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Health and life sciences in Western Australia

Western Australia’s rapidly growing health and life sciences industry is underpinned by excellent research infrastructure. Western Australia is home to a number of highly-regarded medical research institutes and 5 universities such as:

  • the   Harry Perkins Institute of Medical Research located at the QEII Medical Centre
  • the MTPConnect WA Life Sciences Hub  that connects the innovation community, attracts investment and fosters commercialisation
  • the Royal Perth Hospital Synapse Innovation Hub brings together healthcare innovators and entrepreneurs, and supports the commercialisation of new health concepts.

Incentives, grants and support

There is substantial funding to drive innovation and growth in the state’s burgeoning life sciences industry. 

The A$1.4billion Future Health Research and Innovation Fund has a range of  programs that offer secure, ongoing funding to health and medical researchers and innovators in Western Australia. The state’s A$16.7 million New Industries Fund supports new, emerging, and small-to medium businesses with a range of programs and initiatives including the intrinsically linked life sciences, cyber security and data science innovation hubs, the WA Innovator of the Year awards and the Innovation Vouchers Program.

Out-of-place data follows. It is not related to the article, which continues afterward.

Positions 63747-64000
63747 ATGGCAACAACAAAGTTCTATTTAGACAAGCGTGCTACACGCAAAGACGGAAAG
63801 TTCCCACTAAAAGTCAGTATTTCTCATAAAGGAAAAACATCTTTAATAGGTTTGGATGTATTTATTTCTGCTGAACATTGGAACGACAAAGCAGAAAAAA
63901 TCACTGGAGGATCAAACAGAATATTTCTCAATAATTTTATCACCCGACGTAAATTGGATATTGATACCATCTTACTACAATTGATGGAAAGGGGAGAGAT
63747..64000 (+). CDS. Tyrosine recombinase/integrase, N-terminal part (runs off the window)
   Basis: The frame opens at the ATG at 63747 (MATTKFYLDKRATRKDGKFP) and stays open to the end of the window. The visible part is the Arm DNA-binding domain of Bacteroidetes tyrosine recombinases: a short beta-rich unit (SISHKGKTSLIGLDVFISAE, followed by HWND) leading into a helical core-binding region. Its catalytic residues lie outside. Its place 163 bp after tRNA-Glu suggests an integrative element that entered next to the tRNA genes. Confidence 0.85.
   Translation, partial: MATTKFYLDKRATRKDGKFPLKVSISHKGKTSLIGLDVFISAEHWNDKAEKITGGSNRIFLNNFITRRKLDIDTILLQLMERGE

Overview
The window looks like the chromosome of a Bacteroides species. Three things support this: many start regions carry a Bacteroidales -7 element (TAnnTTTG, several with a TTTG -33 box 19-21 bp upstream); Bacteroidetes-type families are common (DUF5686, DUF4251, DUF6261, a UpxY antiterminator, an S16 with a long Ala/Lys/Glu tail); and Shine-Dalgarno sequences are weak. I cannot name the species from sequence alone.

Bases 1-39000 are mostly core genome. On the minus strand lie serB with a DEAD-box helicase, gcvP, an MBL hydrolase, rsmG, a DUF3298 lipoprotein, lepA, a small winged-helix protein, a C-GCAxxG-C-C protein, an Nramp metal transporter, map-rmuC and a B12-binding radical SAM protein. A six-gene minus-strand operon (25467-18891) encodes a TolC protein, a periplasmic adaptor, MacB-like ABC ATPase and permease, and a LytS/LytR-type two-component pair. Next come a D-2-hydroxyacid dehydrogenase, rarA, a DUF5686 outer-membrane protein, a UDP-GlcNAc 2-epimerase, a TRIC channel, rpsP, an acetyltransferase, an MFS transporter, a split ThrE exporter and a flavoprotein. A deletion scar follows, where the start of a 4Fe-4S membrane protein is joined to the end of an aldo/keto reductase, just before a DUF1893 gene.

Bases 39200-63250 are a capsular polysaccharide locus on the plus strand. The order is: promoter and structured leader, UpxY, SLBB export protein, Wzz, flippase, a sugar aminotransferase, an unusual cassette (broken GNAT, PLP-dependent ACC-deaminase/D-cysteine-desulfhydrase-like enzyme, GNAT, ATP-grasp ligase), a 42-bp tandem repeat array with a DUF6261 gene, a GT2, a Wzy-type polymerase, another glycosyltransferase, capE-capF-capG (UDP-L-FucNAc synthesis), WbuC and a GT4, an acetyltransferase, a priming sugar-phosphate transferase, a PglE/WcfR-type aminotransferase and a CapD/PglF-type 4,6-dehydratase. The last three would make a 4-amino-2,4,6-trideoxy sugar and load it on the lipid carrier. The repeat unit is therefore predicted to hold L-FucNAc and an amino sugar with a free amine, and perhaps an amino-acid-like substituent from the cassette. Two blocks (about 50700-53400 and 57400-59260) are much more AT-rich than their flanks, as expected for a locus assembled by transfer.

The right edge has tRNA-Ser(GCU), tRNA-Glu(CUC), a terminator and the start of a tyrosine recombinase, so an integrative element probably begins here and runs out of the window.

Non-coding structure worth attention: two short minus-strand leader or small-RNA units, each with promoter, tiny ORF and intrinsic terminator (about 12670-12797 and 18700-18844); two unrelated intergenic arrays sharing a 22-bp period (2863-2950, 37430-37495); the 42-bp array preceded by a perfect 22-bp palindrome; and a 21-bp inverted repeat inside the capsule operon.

Invest & Trade Western Australia  can work with you to assess your business requirements and connect you with relevant government and industry stakeholders.

Case studies

  • Researchers at The University of Western Australia’s Marshall Centre have developed a belt that uses proven acoustic technology to record and analyse gut noises. In conjunction with symptom data, the Noisy Guts acoustic belt diagnoses Irritable Bowel Syndrome with over 90% accuracy.
  • A third drug treatment, Casimersen, developed by a Western Australian research team–USA partnership for Duchenne muscular dystrophy, has achieved US Food and Drug Administration (FDA) accelerated approval. Each drug is designed to treat a specific type of dystrophin gene mutation.
  • The Perth-based Ear Science Institute Australia has developed ClearDrum, a world-first implant for the treatment of chronic middle ear disease. The off-the-shelf, near-permanent implant can correct ear drum perforations in a single, straightforward surgical procedure, and is slated for clinical trial in 2021.